Downbeat upbeat – this is the segment where you can experiment and help keep the music playing. The idea is simple – choose one song that’s downbeat – slow, sad, dirgy, deep, slow or dark, and another that’s unfailingly upbeat – a song or piece of music that always leaves you smiling or feeling that little bit better.
Show 1 it was Pink Frost and Every Day is Sunday.
In about 1970 composer Douglas Lilburn had to make something he didn’t have – the sound of the huia. You can imagine him, moaning to his colleagues over morning tea at Victoria University – you’ll never guess what the boss wanted – bring the dead back to life … kind of thing. Luckily, he had a room full of kit at Victoria University to help him out. And as you’ll hear, the result was no frankensound, but something fascinating and believeable.
You can listen to him describe how he did it, with analog signal and a razor blade. These days it sounds retro and futuristic all at once. The piece was recorded for a performance at Expo 1970 in Osaka. Expo is a world trade fair which also had a large rock from the moon, a spherical concert hall which played three dimensional music from multi-track tape, plus early examples of mobile phones, local area networking, and hover train technology. Read more about Expo 1970.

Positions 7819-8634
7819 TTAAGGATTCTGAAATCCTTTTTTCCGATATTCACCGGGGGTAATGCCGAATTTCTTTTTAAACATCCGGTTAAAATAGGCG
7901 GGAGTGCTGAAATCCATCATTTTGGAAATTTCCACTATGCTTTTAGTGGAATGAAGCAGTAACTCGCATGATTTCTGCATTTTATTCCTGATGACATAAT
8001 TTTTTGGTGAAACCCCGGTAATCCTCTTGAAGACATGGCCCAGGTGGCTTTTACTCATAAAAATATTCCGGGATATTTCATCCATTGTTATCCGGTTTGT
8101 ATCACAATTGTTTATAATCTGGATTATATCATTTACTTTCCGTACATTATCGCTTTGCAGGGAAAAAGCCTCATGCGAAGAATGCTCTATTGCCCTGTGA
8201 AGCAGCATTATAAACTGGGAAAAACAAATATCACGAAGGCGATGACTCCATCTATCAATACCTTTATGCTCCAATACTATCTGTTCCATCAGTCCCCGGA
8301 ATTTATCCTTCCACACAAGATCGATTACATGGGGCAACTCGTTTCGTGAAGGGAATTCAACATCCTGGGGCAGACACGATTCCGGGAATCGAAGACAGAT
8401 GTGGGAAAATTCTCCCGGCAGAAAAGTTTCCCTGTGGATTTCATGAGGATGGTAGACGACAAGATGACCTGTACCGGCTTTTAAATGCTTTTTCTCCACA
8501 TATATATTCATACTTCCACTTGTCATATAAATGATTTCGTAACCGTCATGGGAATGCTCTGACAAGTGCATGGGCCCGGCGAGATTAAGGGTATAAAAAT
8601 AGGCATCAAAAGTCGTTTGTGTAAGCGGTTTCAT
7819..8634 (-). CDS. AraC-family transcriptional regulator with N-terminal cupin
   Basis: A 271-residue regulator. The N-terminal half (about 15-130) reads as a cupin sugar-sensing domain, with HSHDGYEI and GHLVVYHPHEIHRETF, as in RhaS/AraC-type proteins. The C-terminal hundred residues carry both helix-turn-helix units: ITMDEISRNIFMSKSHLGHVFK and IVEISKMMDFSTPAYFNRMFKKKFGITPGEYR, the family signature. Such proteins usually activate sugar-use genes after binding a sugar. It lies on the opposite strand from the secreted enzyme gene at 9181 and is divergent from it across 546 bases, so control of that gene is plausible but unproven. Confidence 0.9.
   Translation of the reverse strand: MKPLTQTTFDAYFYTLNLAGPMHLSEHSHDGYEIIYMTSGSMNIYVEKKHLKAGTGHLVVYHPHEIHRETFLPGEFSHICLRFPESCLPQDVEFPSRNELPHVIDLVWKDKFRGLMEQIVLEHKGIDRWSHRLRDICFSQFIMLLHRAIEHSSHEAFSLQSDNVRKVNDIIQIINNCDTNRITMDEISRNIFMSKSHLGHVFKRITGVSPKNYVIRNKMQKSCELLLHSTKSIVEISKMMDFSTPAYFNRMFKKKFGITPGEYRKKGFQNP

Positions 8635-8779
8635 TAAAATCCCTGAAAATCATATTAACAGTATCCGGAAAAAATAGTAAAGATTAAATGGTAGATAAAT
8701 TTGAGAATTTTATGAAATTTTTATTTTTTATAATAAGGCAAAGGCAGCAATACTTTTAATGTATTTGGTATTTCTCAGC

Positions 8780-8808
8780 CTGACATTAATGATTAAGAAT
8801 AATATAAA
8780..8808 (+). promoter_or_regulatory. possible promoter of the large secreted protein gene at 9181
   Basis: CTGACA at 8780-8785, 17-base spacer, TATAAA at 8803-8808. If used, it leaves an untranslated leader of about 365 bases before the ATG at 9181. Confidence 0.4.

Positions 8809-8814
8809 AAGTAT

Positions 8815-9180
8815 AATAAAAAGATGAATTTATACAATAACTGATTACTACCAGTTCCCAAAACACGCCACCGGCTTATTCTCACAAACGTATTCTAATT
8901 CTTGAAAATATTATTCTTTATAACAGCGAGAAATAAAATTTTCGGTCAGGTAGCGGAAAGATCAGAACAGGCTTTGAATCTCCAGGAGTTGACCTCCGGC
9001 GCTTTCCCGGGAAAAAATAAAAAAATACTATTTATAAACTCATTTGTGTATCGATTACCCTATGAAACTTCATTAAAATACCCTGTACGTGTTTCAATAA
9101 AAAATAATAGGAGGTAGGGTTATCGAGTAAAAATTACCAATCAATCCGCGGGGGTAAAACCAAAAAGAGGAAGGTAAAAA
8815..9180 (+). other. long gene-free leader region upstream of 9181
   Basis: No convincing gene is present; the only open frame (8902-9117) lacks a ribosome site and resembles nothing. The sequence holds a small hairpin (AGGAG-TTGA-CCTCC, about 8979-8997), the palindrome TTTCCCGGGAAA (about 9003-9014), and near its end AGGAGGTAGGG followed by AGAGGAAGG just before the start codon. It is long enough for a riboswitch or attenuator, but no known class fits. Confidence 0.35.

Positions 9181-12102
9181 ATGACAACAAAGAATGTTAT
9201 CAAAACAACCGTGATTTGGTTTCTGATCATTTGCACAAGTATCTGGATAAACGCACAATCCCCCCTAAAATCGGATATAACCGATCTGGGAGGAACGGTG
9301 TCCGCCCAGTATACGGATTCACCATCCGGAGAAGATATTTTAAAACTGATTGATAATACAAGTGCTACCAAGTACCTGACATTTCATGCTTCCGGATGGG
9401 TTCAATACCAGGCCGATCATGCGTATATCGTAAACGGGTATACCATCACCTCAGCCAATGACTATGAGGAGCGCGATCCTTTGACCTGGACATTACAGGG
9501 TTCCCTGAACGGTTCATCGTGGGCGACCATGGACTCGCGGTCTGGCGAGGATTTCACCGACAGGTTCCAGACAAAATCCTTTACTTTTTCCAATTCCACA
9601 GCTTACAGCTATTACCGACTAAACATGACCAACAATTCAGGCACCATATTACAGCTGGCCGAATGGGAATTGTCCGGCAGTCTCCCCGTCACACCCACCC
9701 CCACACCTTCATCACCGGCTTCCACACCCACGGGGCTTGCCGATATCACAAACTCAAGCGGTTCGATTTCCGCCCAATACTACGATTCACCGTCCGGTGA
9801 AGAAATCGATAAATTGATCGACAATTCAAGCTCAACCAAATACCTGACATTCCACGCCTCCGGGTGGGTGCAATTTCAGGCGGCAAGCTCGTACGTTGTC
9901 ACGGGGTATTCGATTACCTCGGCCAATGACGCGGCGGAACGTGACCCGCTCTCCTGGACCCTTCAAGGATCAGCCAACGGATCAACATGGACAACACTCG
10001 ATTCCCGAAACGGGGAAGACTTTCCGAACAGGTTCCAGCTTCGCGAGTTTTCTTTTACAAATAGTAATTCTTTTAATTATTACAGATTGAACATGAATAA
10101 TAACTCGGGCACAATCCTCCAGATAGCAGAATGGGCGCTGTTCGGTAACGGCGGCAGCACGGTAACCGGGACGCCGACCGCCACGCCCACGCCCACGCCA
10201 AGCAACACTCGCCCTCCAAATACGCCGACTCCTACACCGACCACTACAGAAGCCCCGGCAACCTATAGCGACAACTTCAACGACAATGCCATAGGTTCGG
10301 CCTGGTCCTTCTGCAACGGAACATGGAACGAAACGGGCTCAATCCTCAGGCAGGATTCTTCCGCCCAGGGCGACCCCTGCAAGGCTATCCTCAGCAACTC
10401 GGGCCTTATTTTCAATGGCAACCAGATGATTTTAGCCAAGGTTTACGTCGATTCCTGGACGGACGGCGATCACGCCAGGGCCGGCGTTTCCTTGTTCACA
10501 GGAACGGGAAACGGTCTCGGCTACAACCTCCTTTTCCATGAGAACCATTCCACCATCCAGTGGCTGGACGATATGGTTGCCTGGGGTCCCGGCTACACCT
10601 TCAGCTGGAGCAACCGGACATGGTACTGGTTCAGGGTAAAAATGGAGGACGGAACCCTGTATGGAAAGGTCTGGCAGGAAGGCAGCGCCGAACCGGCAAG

For many people the early Flying Nun bands were when New Zealand music came of age. They were also the inspiration to pin your musical ears back and have a go at making your own songs. The Christchurch label and the Dunedin sound led an explosion of Kiwi culture.
In terms of guitar and bands and recording they fired a whole non-mainstream creative industry at a time when half the country was closing down. It’d be fair to say Not everyone liked the sounds, especially some of the regular patrons of the pubs the bands played at, but the energy and the creativity of the DIY ethic couldn’t be ignored.